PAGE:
The Zodiac Wheel Is Divided by Extroverted and Introverted Energy—Here’s What It Means for You

Erin Bunch

Photo: Stocksy/Sadie Culberson
Positively identifying with Team Introvert has helped me make peace with the fact that many of my personality traits do not match those of the idealized American— outgoing, bold, popular. In other words, I feel better understanding I’m not so much an antisocial weirdo as I am part of a significant demographic of people who just happen to be somewhat othered in modern life. Imagine my surprise, then, when I discovered that my sun sign, Aries, is actually an extroverted sign.

We break signs down by three distinct categories: polarities, triplicities, and quadruplicities. “These relate to the consciousness and general expression of each sign,” says intuitive astrologer and healer Rachel Lang. Triplicities are fire, earth, air, and water; quadruplicities are cardinal, fixed, and mutable. (More on that another time.) Polarities, meanwhile, more simply describe two categories: positive and negative.

“Astrologers may use different terms, including active/receptive, yang/yin, or masculine/feminine, but this in no way implies gender, and many are moving away from that as our own gender constructs are being reframed and as we move toward embracing a more non-binary understanding of gender,” says Lang.

You can think of positive and negative signs as being somewhat akin to opposite magnet poles; they both have different charges, but neither is good or bad. Positive, or yang, polarities are fire and air signs: Aries, Gemini, Leo, Libra, Sagittarius, and Aquarius. Negative, or yin, are water and earth signs: Taurus, Cancer, Virgo, Scorpio, Capricorn, and Pisces.

“Positive signs tend to focus [energy] outward and be more self-expressive, while negative signs tend to focus their energy inward and be more receptive.” —Rachel Lang, intuitive healer and astrologer

Understanding the characteristics of each polarity can help you to better understand the unique aspects of your sign as well as how signs relate to one other, Lang explains. Broadly, polarities describe how each sign is wired to focus their energy. “Positive signs tend to focus [energy] outward and be more self-expressive, while negative signs tend to focus their energy inward and be more receptive,” she says. Hence, the extroverted/introverted analogy.

To illustrate the idea behind the former, Lang tells me to think of how the elements air and fire spread outward and catch on. “Air carries sound, and a simple spark of fire can spread quickly,” she says. These signs tend to externalize their experiences. “An air sign will need to talk things through or express their ideas outwardly, for example,” she says. So, if you have a positive polarity predominant in your chart, you may be more extroverted; however, this isn’t necessarily the case. “Even our introverts born under this sign will find some way to express their energy outward,” she says.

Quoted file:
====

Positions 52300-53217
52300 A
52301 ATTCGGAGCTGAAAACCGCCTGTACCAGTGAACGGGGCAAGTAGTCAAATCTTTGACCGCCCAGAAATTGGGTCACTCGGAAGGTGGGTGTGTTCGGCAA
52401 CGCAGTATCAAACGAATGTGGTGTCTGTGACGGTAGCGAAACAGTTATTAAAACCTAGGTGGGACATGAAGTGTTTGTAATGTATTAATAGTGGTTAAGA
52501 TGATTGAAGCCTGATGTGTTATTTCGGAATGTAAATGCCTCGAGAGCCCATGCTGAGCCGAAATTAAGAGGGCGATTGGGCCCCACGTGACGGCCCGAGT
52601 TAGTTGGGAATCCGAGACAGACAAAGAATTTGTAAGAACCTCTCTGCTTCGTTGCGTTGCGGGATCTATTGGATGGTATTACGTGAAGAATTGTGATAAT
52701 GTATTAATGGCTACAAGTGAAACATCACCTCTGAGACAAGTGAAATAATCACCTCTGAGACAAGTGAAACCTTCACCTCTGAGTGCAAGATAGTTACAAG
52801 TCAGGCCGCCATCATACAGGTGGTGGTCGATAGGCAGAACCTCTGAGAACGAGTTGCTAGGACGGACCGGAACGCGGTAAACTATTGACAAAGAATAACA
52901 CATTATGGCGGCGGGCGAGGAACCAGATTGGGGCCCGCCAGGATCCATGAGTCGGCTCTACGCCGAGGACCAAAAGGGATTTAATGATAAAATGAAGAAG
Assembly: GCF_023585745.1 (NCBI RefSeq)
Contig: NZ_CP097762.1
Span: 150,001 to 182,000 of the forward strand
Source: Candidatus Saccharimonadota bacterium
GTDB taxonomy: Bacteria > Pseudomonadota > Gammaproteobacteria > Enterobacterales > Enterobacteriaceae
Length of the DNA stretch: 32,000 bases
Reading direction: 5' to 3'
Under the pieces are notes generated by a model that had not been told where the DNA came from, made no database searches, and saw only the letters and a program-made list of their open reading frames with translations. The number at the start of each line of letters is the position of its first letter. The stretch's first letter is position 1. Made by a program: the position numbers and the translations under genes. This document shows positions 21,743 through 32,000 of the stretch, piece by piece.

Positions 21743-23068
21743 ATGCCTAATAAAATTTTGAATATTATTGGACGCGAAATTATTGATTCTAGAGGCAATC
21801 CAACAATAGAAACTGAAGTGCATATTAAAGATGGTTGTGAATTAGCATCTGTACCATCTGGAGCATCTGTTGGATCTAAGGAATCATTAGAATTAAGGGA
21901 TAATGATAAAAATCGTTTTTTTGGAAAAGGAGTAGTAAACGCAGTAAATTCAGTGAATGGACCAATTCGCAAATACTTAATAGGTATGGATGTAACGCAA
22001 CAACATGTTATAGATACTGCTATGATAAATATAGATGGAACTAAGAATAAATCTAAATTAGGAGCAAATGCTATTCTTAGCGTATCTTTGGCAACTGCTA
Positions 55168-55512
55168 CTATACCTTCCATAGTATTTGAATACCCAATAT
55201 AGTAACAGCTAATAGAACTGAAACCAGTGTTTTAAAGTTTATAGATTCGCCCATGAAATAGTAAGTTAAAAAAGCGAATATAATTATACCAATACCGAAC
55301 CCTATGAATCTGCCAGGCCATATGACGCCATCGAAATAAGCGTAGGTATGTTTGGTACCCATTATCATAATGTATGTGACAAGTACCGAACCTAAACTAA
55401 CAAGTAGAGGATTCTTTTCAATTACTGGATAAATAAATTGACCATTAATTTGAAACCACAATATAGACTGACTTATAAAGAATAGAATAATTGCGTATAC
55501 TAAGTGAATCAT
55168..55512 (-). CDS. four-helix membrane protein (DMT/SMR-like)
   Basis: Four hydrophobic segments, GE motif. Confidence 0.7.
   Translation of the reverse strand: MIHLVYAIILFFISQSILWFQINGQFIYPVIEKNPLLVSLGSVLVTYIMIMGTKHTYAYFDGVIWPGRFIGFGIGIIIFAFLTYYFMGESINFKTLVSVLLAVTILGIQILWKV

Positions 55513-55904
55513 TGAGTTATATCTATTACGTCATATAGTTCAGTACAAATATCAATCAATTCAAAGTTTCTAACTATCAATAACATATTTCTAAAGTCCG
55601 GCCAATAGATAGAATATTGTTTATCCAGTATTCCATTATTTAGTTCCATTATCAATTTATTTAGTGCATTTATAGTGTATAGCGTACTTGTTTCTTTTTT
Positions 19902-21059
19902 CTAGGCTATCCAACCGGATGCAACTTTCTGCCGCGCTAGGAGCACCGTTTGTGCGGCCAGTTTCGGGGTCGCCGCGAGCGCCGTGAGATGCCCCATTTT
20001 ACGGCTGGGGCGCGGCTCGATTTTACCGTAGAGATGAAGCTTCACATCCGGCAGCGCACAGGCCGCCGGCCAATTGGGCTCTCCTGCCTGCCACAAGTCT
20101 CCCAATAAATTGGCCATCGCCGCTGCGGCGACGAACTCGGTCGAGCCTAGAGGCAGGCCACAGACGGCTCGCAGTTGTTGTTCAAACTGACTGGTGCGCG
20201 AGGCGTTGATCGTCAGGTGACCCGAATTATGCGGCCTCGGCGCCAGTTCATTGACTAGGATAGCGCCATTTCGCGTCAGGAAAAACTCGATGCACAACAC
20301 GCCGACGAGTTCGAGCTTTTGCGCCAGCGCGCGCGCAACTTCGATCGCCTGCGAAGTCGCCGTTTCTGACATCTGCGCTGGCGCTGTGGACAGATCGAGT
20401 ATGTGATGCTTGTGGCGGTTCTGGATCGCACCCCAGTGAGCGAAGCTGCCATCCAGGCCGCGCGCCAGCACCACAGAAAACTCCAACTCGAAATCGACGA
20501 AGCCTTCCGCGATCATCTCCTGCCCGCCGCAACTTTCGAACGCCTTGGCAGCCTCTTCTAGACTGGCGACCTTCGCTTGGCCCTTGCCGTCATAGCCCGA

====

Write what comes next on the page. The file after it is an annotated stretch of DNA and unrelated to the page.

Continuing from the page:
Lang goes on to explain that positive energy needs purpose and to be in constant motion. “A fire sign needs to move, and if they don’t, they can feel tight or stuck,” she says. Negative energy, on the other hand, may be less proactive. “[It’s] more relational, receptive, and reactive to life’s events,” she says.

To determine which polarity is dominant for you, you can simply look to your sun sign, the defining point in your chart. If you’re a more advanced chart reader, however, Lang advises adding up your planets in earth and water signs and those in fire and air signs to see which number is higher.

“If you have more planets in positive signs, you may need more recognition and appreciation for what you offer to the world.”

“If you have more planets in positive signs, you may need more recognition and appreciation for what you offer to the world,” she says. “You could have a stronger need to express yourself.” If you have more planets in negative signs, on the other hand, Lang says you may be sensitive to the energies of other people and prize emotional connection in relationships. “You need to feel heard and connected,” she says.

Positive signs may also, she adds, be able to process—or at least, brush off—emotional experiences more quickly in order to move on from them expediently, whereas negative signs may have a harder time letting go. “You may need more time to process emotional experiences, especially if you’ve been hurt,” Lang explains.

In light of all of this info, my initial bafflement has given way to a lightbulb moment. Yes, I am a die-hard introvert, but my extroverted polarity may explain how I can be such a quiet, pensive homebody who powers down quickly in social situations and yet simultaneously be an attention whore broadcasting my every thought to millions of the people on the internet (from the comfort of my anxiety blanket at home). I guess you could say I’m sort of like an introvert, with an extrovert rising?

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